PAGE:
How Advertisements On Your Website Could Make Or Break You

Joel Lee 29-03-2014

The Internet as we know it would not exist without advertisements. Ads are necessary for generating revenue from free content and an Internet without ads would be an Internet smothered in subscriptions and paywalls. You don’t have to feel guilty for running ads on your website, but make sure you do it right.


Want to know the fastest way to kill your website? Implement ads that are annoying to readers. Indeed, aggressive ads will push readers to install an adblocker and we all know that adblockers kill websites Are Ad Blocking Browser Extensions Killing The Internet? One of the reasons for the Internet’s surge in popularity is the cost of most online content – or rather, the lack of cost. That’s not to say the content is free, however. Almost every... Read More .

If you’re going to monetize your site with ads, here are a few important tips that you must keep in mind.

Tip #1: The Reader’s Perspective


Before you place your ads anywhere, you should ask yourself, “How will this impact my readers?” Put yourself in the shoes of your audience. Better yet, think of your own Internet browsing experience. What kind of ad practices do you tolerate? Which ones do you hate?

This tip should apply to every decision you make regarding your website, but it’s especially important for ad placement. If the advertisement would annoy you if you saw it on another website, it will most likely annoy your own readers.


Tip #2: Fit the Design


On the one hand, you want your advertisements to stick out and entice visitors. On the other hand, going too far will frustrate, aggravate, and alienate those same visitors. No visitors = no ad revenue.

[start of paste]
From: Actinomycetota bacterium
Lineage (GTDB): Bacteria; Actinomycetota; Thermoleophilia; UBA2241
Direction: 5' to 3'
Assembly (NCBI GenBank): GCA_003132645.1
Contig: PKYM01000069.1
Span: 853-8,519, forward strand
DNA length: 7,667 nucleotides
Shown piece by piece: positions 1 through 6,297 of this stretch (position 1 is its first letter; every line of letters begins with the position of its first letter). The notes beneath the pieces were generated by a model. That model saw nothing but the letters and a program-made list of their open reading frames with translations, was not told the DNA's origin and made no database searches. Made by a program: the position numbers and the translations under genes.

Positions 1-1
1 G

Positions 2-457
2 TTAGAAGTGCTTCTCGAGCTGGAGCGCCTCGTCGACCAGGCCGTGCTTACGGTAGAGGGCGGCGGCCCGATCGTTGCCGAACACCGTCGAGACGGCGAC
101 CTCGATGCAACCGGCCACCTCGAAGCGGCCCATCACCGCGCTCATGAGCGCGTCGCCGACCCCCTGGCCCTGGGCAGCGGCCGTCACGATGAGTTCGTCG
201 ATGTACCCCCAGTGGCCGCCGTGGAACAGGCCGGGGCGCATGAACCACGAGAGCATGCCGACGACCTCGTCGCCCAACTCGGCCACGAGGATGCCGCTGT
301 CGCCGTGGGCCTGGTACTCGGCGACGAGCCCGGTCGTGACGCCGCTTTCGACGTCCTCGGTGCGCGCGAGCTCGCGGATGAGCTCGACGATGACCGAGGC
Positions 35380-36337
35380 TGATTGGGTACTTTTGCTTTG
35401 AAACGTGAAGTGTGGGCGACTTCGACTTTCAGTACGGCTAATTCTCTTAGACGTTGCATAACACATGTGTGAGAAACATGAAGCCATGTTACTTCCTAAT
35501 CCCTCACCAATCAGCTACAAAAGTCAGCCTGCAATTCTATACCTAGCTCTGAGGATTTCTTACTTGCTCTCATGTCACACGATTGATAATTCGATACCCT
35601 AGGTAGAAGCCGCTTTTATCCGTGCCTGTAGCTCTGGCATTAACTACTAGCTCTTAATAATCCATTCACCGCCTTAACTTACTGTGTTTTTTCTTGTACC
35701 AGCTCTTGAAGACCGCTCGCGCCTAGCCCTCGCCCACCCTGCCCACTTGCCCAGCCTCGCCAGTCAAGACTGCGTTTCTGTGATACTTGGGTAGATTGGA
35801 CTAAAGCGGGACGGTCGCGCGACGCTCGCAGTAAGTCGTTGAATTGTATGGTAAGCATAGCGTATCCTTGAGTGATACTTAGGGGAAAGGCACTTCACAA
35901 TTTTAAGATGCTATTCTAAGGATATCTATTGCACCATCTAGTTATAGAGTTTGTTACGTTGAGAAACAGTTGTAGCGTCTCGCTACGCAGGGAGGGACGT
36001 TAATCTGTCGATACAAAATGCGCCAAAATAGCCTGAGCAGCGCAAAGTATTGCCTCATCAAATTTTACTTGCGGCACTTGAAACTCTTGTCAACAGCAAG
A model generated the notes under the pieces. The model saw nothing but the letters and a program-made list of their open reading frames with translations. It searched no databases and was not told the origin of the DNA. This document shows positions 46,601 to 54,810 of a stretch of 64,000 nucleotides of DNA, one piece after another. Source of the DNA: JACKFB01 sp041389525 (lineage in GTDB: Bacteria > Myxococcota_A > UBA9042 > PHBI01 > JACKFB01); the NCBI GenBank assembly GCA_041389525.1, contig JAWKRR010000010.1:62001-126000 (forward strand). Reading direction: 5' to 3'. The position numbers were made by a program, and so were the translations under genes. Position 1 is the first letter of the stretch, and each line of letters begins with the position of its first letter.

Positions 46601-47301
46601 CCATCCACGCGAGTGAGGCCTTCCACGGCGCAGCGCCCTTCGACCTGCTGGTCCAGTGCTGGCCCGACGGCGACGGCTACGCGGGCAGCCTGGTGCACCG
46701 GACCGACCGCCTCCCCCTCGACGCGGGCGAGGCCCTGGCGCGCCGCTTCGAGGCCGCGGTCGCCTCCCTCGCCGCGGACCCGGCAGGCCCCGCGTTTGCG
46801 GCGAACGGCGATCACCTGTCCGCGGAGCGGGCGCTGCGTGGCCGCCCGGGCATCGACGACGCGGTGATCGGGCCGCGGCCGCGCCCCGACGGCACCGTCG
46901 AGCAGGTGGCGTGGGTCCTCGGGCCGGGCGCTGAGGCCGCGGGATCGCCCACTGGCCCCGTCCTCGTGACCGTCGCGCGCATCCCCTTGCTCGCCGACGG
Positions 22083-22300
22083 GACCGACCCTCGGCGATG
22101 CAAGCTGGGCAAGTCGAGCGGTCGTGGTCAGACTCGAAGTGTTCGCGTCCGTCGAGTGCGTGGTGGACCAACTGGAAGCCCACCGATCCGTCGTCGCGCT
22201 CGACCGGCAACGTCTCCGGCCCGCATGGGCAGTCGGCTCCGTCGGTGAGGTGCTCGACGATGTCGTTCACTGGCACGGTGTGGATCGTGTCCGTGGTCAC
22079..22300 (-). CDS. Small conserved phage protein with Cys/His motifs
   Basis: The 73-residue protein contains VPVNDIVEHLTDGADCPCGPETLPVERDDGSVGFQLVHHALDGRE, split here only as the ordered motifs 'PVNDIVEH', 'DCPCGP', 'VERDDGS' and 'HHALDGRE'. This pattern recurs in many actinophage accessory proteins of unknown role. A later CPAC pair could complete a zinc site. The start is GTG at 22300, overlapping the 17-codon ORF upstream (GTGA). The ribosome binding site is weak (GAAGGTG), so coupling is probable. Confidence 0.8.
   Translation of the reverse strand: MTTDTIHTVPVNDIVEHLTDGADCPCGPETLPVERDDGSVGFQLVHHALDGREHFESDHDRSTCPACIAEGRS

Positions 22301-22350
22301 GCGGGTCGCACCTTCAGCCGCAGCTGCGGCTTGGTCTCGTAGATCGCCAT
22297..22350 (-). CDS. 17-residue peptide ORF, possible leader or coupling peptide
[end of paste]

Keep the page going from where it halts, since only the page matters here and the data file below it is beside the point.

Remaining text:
The rule of thumb is that your ads should blend in with your website in such a way that they garner interest but don’t stick out like a sore thumb. Proper placement of ads is critical (a topic that goes beyond the scope of this article) but don’t forget about colors either. In short, ads should seamlessly integrate with your website’s design.

If the ads feel like they “belong” on your site, readers will feel safer clicking on them. A complementary aesthetic makes it less likely for readers to have bad kneejerk reactions.


Tip #3: Image > Text > Video


Your ads only have one second to capture your reader’s attention and convince them to click. One second. The Internet is a fast-paced medium. Your readers come and go in the blink of an eye. Once they’ve gotten what they need from your site, they’re gone.

Whenever possible, choose image ads over text ads. Images are fun, text is boring. Images are pleasant to the eye (but beware the warnings in Tip #4), text requires effort to read. It’s a no-brainer.

As for video ads, skip them unless you know exactly what you’re doing. Videos can be fun to watch but they’re typically between 30 seconds and 2 minutes long and most readers won’t bother watching for more than a few seconds. Plus, they require more bandwidth and can slow down your site (Tip #5).


Tip #4: No Popups, No Blinkers, No Sound


The stigma attached to Internet ads can be traced all the way back to the 90s when popup ads flooded every inch of cyberspace. People don’t like to be disrupted, which means you ought to eliminate ads with disruptive behavior: popup windows, blinking images, and anything with an audio component.

There isn’t much to be said about popup ads except that they are the most annoying type of ad ever conceived. In the time it takes a user to click out of a popup ad, they could very well lose interest in your site altogether.

Blinking image ads are similar to flies that buzz around your ears and won’t leave you alone no matter how much you swat at them. How are readers going to focus on your website’s content when they’re actively trying to ignore those red-and-yellow flashing banners?


Audio is also a big no-no. There are few things more annoying than blinking banners and unexpected audio is one of them.

Tip #5: Speed Is Crucial


The last thing to keep in mind with your ads is speed.

There are far too many sites out there that cram ads into every pixel of available space. Not only does it end up being ugly (violating Tip #2), but it negatively impacts site performance.